It can be difficult.  Waiting for a minute, for the other shoe to drop, for a phone call, for the light to change, for morning to come, for a day.  For the train to pass, test results, lab results, waiting for a week.  For your ship to come in, for weather to change, for snow to melt, for fields to dry, for healing to come, for strength to return, waiting for a month.  For it to rain, for construction to finish, for the mail to come, for fields to ripen, for a healing regime to finish, waiting for nine months.  For nine months, through morning sickness, through body changes, and through emotional changes.  Through nine months of hope, from not seeing but seeing changes, to seeing.

Waiting can be difficult, can feel like darkness, but it is not empty.  It can feel lonely, and maybe that is the most difficult part of waiting….the sense of being alone.  Believing that there is no-one who has felt like this before, that there is no-one who understands the situation, that the decisions that must be made are yours alone to make.    

As we near the middle of Advent, the second week, I think of Mary and wonder what her waiting felt like, was filled with.  Certainly she had an angel’s words to carry her through what could have been anxious moments.  But, it was a person who helped her to wait.  She turned toward her relative, Elizabeth.  A person who was also receiving a gift of new life.  Someone who was willing to receive the help of another as well as give shelter to another.  It makes me wonder if Mary and Elizabeth might have had other things in common, such as feeling rejected.  One for being pregnant without a husband, and one enduring a lifetime of being barren.  Wasn’t it wonderful for both of them to be on the inside of the conversation, instead of outside?  The commonality of companionship where preparation can be shared and enjoyed because you are with another, receiving the help that we need when we believe without seeing.

It is hard not to form expectations while we wait, but there are gifts in waiting even though they might be hard to find.  I think that waiting can deepen our development into more mature beings.  Waiting allows us to figure out why we are reacting the way we are, to continue with those reactions, or to make adjustments.  It may also give us a gift of focus.  Allowing us to see what is truly important to us and maybe helping us to even uncover our deepest desires so we can change course.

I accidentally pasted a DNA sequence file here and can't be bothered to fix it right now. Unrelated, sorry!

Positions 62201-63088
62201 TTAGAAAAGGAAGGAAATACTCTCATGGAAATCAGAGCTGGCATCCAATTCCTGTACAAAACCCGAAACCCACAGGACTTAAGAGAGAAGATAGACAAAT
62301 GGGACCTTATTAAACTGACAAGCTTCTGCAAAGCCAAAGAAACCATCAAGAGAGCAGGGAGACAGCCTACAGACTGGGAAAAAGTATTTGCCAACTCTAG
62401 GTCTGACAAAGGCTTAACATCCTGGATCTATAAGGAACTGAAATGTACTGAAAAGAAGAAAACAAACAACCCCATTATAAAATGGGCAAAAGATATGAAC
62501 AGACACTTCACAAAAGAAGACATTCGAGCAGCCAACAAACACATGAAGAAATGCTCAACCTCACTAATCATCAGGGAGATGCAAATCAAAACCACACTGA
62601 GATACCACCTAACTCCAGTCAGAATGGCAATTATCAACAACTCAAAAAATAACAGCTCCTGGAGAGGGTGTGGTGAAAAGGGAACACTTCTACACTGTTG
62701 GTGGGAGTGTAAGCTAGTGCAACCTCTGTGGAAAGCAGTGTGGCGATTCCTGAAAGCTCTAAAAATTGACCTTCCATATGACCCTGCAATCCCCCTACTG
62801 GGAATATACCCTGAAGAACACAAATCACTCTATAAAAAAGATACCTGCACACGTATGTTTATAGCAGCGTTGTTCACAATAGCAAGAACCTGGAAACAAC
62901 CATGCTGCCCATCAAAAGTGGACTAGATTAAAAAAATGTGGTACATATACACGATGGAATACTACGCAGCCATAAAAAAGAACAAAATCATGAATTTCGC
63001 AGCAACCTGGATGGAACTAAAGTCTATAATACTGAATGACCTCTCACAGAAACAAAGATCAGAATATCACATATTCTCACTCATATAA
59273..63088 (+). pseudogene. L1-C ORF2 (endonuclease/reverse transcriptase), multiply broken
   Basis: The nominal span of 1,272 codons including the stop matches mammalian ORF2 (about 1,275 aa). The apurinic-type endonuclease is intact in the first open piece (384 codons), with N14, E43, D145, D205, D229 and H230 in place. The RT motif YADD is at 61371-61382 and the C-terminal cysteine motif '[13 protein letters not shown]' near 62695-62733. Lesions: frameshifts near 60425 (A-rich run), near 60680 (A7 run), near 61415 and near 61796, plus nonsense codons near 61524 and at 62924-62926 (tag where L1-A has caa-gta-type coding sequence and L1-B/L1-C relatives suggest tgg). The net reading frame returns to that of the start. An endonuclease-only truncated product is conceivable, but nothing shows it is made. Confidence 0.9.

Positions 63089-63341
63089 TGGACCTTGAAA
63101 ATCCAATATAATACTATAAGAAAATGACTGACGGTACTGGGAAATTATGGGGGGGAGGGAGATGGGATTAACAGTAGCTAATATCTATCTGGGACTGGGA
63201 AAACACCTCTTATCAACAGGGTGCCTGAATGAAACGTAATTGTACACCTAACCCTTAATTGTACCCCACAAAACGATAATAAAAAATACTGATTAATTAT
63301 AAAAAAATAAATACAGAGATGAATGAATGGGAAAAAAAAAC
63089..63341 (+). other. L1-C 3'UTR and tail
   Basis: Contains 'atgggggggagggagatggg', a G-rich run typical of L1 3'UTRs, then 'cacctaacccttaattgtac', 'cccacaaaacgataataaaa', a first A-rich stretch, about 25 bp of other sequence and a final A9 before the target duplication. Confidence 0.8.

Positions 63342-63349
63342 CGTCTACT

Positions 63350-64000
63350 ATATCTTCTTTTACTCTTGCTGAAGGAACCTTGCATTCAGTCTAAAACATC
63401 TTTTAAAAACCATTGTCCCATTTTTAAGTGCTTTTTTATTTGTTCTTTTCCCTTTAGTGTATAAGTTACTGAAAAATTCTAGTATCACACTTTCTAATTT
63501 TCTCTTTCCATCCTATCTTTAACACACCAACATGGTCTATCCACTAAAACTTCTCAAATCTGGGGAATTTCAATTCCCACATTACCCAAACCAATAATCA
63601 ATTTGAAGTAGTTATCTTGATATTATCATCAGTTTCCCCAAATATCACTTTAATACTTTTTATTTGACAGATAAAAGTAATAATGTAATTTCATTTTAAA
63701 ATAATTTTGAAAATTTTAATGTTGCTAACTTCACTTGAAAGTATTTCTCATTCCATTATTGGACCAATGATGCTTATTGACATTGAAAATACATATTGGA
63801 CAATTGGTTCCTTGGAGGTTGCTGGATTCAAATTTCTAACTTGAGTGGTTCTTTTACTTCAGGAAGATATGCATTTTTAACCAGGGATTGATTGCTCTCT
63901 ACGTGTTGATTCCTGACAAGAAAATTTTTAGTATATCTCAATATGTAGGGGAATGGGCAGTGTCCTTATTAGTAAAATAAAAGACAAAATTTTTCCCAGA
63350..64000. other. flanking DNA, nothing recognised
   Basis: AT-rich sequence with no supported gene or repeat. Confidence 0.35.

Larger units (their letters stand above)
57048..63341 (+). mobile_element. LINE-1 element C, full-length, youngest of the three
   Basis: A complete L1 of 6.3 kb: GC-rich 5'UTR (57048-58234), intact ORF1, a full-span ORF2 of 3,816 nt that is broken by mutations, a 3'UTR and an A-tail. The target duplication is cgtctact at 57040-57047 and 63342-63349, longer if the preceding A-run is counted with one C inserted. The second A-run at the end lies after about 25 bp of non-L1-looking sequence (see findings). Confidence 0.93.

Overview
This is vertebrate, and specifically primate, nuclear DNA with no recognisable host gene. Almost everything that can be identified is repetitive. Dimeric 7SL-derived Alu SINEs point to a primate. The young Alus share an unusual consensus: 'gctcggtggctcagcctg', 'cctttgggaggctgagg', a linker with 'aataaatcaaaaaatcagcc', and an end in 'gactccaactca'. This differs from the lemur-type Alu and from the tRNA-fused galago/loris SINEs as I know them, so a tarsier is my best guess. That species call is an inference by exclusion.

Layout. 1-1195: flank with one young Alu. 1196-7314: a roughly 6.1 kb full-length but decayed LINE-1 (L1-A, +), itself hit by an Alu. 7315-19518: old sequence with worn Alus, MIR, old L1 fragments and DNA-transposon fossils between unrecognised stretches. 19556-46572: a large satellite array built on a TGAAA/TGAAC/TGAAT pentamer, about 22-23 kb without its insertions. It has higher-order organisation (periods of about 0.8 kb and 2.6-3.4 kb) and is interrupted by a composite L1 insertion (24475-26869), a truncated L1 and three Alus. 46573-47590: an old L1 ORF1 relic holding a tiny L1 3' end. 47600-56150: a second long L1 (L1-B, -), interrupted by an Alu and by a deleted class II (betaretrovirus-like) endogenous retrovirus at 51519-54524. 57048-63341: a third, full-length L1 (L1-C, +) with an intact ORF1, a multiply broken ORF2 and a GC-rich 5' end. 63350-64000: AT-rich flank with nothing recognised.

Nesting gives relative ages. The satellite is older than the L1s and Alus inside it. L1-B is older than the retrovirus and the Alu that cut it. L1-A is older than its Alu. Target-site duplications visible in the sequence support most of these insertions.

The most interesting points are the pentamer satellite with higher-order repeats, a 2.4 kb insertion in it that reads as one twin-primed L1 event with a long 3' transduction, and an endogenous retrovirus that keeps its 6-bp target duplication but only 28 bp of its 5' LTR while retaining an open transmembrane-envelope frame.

So what do we do while we wait?  Might we not create a new Advent practice to more fully understand Mary’s experience of waiting?  Could there possibly be an invitation to be intentional?  Sitting at a long red light, being alert to those who wait with us?  To wonder about their lives and what they are leaving or going to?  To make a type of practice that we do with our children when we sit at the red light?  Can we discover ways to be mindful, to breathe deeply, to exhale fully as we wait?  Maybe we notice and turn toward those who we are with, or who are with us and appreciate them more fully.  Could we find ways to be more alert for possible encounters with a loving mystery?  Is there a way to welcome the waiting?

“I wait for the Lord,
My soul waits,
And in his word I hope;
My soul waits for the Lord
More than those who watch for the morning
More than those who watch for the morning.
Psalm 130:5-6

About Mary Herbert

I am a gentle listener, a woman of few words. My journey through life has been a spiritual one, as well as a physical one. My daughter, Katie, and I thought it would be interesting to combine some of our giftings/talents in a blog and see what happens. Let us know what you think!

2 thoughts on “Waiting

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